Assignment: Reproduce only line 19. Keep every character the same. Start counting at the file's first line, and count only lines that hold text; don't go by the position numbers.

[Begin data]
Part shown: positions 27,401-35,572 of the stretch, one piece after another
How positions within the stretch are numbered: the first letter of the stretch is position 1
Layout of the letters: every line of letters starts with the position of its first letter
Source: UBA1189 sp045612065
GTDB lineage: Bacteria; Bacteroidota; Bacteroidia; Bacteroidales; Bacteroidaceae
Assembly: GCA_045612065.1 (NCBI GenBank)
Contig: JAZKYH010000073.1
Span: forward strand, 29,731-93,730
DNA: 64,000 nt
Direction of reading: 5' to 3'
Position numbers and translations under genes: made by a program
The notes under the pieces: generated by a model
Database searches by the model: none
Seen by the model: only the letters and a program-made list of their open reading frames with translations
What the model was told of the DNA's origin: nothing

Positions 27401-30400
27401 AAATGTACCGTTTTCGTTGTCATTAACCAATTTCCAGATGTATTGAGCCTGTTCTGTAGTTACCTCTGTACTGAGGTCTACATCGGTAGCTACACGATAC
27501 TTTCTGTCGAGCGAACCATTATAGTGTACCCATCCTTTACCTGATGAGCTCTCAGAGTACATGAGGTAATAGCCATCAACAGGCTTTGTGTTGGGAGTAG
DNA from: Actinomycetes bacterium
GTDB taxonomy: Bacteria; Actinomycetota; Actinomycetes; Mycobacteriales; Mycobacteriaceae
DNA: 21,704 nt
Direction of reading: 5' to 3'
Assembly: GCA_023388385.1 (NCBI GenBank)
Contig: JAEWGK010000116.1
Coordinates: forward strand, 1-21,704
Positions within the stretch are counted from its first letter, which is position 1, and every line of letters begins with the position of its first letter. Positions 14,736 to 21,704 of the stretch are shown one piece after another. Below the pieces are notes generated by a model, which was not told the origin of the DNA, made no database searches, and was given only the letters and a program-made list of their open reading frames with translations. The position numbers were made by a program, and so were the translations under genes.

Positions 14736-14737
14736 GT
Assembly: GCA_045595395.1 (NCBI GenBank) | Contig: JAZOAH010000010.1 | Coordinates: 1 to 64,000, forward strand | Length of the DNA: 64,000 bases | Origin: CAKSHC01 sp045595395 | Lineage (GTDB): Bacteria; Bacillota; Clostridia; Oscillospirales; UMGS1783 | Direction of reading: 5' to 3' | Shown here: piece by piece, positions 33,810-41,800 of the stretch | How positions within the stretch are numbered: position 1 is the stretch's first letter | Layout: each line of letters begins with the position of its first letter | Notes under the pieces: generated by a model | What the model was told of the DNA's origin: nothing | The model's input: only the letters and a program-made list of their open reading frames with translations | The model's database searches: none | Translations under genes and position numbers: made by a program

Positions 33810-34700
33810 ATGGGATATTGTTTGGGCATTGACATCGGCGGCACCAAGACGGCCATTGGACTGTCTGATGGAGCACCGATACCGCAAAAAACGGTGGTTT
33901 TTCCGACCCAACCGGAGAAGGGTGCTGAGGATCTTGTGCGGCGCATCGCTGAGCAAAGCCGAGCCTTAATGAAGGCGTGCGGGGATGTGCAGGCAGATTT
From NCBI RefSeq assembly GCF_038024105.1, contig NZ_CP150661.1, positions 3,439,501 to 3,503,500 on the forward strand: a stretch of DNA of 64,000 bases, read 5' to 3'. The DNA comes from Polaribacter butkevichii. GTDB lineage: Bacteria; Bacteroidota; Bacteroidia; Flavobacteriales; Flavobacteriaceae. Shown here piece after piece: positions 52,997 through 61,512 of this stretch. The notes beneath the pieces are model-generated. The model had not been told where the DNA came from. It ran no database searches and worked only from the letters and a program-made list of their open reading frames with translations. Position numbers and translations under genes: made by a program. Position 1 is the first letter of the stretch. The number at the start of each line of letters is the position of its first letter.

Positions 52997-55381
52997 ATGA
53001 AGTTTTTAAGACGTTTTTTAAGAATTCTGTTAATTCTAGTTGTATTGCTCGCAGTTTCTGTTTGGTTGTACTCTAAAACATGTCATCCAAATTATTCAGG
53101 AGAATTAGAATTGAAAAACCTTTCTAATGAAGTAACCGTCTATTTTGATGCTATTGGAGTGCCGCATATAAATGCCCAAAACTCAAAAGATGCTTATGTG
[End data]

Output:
DNA from: Actinomycetes bacterium